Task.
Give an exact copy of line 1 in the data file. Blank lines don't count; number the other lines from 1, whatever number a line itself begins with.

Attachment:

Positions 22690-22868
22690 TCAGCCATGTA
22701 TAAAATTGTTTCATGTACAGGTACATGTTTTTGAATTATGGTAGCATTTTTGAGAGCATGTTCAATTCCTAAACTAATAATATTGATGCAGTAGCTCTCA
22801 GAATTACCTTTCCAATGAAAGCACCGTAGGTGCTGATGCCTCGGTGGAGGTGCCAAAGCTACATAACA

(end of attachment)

Positions 22690-22868